Guest post by Andre Thomas, leadership san jose Class of 2017 participant
Inez sang Happy Birthday and provided VTA tokens. Rob channeled Usher and cooked up a BBQ dinner. Jim, Chloe, Kim, Ziem and others helped to organize a day that included food, music, games, art, haircuts, movies and more. I, along with several others, took to the streets all night with backpacks, hygiene supplies and pizza, looking for homeless youth and, unfortunately, finding a lot of them.
This is just a piece of the work in which LSJ 2017 has been engaged as part of their community impact project.
Of the 4,000+ unsheltered, homeless individuals in Santa Clara County, approximately 13% are unaccompanied children and transition-age youth under the age of 25, meaning that these are children and youth living on their own without the presence of a parent or adult family member. Youth in Santa Clara County identify as homeless for a variety of reasons: many have been kicked out of their homes, often related to issues of sexuality and gender identity. Others have been abused, neglected or molested and run away. Some have been moved to so many foster homes that they have determined they would rather be on the street than be removed one more time. In many cases, drug addiction was the cause or the ultimate impact of homelessness. They range in age from 15-24 and they are our children.
Stand Up for Kids is an organization that offers these youth a bit of respite from their challenging lives. They rent a space in San Jose where kids can come to take a shower, get fresh clothes and a hot meal, use the computers, find mentors or just kick back with video games, a movie or a good book.
Stand Up for Kids is all volunteer run and the respite center, called The Village, is open whenever volunteers can commit to staffing.
Our class chose to work with this organization because so many of these kids become invisible, forgotten and disregarded. We know we can help to change their trajectories by becoming consistent, supportive presences in their lives. As a group, we have taken on Wednesday evenings ‚Äì a different 3 or 4 of us volunteer every Wednesday evening to open the Village, provide dinner and hang out with the youth, being on hand for anything from resume help or enrolling in a GED program to taking them on in a game of Madden football or debating who will be kicked off the island in next week‚Äôs Survivor episode. We eat together, talk together and reassure these youth that there are people who care about what happens to them.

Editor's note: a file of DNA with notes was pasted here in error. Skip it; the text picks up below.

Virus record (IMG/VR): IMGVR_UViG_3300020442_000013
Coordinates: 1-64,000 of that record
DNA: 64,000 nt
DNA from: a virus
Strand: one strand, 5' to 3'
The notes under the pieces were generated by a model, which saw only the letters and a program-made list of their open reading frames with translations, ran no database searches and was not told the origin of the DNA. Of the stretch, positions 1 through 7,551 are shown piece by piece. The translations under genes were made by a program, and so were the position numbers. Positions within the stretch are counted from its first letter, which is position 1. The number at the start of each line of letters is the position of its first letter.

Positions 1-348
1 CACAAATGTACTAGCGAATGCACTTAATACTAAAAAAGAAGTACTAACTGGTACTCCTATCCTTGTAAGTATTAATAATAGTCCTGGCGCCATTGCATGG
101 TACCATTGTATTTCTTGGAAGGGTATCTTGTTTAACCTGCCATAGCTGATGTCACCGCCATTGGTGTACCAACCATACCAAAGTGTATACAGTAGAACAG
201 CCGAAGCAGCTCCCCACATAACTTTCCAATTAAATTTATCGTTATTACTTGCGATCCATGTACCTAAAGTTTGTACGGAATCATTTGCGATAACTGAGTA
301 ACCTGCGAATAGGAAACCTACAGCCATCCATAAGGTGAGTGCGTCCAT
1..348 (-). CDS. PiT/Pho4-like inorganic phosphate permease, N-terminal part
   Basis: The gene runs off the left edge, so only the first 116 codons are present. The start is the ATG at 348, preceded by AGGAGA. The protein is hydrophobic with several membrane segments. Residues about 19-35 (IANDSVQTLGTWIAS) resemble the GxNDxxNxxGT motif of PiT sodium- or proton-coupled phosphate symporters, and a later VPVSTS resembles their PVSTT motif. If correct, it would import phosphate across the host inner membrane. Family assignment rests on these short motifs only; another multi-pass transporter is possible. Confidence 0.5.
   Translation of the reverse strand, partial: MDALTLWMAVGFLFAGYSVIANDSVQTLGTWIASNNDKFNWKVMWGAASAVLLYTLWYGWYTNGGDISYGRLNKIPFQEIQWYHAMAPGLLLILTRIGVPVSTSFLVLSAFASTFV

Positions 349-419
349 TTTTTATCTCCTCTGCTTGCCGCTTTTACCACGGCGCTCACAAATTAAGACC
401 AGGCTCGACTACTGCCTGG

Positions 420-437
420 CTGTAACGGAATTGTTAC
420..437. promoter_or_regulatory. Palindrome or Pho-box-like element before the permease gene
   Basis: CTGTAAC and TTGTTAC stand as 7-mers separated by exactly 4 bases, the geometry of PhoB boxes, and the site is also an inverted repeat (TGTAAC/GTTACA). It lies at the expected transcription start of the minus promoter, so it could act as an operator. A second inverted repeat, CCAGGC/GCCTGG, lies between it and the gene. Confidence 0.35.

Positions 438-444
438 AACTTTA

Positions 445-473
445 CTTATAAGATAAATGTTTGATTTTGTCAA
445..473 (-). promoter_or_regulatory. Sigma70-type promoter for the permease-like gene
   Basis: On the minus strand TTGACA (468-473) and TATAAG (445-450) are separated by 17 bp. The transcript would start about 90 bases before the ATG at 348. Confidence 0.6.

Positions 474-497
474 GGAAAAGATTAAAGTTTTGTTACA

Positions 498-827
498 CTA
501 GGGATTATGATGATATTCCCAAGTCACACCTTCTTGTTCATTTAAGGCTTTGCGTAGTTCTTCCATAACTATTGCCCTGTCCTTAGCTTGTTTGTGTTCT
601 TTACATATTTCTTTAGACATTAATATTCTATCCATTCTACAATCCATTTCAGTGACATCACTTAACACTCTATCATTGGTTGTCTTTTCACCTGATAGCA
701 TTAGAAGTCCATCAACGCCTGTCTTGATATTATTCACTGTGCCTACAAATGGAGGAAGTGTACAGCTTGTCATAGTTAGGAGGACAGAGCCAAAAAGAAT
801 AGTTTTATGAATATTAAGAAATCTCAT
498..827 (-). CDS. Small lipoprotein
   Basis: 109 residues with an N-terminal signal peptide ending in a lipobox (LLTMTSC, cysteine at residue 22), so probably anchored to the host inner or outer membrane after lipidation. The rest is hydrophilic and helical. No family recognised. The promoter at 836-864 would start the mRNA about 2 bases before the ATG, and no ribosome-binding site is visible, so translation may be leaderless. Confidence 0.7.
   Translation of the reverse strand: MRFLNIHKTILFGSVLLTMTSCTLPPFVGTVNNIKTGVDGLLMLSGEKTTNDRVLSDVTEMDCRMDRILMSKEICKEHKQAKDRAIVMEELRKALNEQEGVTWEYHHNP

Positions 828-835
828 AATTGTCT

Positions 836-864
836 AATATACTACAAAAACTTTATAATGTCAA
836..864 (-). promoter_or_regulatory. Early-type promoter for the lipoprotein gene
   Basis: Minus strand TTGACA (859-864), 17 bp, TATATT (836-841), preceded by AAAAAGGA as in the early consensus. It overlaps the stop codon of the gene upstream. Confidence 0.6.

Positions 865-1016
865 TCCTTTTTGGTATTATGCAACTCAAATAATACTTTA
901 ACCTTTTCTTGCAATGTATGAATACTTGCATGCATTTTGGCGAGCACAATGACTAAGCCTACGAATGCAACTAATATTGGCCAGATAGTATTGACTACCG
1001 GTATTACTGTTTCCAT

On a personal level, I have been most moved by spending the night walking the streets with a core group of volunteers in an effort to promote Stand Up for Kids and the services provided at the Village. We carried backpacks containing socks, hygiene kits, and food. We provided pizza and sandwiches to the homeless youth we encountered during our travels. However, even I wasn‚Äôt prepared for the emotional impact of encountering a homeless youth encampment. They talked with us and shared their stories of heartbreak and abandonment, fear and rejection. It is all too clear to me and many of my classmates that the systems that are designed to support vulnerable youth are failing far too many of them.
Our class is barely halfway into this project and our learning has been exponential. Our most important goal will be to create a structure that is sustainable and provides meaningful impact on the lives of our community‚Äôs homeless youth . . . until there is no such thing as homeless youth in our community.